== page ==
In our materialistic society, reduction should be first and foremost. Do you really need one more newly made shirt that was most likely made by underpaid workers, shipped across the Pacific Ocean, and then trekked all through a retail stores' warehousing system? Could you survive wearing one of the twenty shirts you already have hanging in your closet? Reduce.
If you must have another shirt, could you possibly find a new-to-you shirt at Goodwill or the fabulous little neighborhood consignment store? Maybe you and some of your friends could organize a sip and swap where everyone gathers to sip beverages and swap clothes that no longer fit or just don't appeal to the current owner. Reuse.
If your current shirts are in tethers, you can still donate them to many clothing donation sites. As they sort through the clothes, they'll take the unacceptable clothes, package them together, and ship them to a facility that recycles fibers to be made into new products. Recycle.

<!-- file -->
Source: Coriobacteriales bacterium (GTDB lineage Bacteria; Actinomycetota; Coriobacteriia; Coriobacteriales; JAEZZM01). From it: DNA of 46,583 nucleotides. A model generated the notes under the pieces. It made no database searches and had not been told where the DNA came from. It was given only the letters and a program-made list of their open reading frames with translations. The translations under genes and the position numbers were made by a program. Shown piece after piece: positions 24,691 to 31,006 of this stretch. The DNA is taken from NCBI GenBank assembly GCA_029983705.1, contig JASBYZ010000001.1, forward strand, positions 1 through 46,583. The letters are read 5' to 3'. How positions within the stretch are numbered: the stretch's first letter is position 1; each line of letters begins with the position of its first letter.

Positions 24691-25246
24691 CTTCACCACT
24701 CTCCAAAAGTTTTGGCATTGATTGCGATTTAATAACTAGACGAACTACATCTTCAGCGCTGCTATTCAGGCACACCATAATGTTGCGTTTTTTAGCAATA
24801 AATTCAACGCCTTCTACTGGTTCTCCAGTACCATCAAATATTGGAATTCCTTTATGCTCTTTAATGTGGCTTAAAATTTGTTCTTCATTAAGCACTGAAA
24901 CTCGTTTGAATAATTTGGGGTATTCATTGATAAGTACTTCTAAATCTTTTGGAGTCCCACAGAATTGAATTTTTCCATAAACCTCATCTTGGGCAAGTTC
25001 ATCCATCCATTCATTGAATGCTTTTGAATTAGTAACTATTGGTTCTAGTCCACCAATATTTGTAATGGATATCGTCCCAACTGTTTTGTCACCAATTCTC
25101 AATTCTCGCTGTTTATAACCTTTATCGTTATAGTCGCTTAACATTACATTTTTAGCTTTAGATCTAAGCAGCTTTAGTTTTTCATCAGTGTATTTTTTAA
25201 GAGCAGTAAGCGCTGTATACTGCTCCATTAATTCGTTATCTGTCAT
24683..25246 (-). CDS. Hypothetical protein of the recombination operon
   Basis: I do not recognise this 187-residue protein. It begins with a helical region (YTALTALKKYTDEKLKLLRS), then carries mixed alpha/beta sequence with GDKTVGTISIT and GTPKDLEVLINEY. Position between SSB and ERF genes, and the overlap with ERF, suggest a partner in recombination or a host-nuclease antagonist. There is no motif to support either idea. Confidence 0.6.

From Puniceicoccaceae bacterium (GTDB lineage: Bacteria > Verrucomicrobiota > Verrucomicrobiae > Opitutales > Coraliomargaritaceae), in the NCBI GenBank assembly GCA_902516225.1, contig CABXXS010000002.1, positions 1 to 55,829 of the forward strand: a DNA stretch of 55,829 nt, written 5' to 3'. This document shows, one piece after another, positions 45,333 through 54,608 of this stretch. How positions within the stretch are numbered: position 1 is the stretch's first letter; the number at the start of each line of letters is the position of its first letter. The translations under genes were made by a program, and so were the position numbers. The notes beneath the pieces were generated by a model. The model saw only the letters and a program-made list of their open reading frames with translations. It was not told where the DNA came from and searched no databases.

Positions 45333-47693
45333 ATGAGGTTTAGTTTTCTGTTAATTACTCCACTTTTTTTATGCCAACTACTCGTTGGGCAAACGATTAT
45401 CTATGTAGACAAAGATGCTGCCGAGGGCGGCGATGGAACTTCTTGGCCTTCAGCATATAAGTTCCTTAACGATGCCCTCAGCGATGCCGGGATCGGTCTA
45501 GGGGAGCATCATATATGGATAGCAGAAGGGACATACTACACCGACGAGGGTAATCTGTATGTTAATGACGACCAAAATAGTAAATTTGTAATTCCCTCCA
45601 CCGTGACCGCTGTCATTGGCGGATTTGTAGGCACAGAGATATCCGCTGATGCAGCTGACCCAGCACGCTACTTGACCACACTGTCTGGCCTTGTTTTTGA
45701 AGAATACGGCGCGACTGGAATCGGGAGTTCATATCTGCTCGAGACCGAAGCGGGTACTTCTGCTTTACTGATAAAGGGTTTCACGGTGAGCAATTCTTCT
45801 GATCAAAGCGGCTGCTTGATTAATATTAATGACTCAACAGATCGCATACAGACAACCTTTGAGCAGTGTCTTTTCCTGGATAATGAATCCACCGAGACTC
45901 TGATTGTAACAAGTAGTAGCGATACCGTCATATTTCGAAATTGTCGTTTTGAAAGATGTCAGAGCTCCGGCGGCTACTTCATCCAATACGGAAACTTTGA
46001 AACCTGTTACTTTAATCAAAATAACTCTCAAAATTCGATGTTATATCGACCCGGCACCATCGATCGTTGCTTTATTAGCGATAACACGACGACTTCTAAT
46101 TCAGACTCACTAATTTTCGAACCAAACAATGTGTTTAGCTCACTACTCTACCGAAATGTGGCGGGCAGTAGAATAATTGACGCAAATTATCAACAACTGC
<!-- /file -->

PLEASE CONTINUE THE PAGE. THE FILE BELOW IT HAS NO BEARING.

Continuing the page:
Sometimes new-to-you items are necessary. For example, you can't exactly squeeze a 18-month old toddler into the 6-month old infant romper it was wearing just a short year ago. Unless you are in direct line of a friend that has all the clothes you would ever need for your child in the fashion style you prefer, shopping for children's clothing is inevitable. I hate to shop. I do everything I can to minimize shopping. I rarely go to the mall. In recent years, I try to avoid chain stores. Thus said, every spring and fall after my son was born, I've been doing my part to reuse. I bring the clothes, shoes, toys, and anything else I can sell to the consignment sale. As a consignor, I bring my battered old laundry basket (reserved for such occasions now) and shop the night before the sale opens to the public. In 2-1/2 hours time (an hour is spent waiting in line to pay), I get almost everything my child will need to wear for the next season at a steal of deal.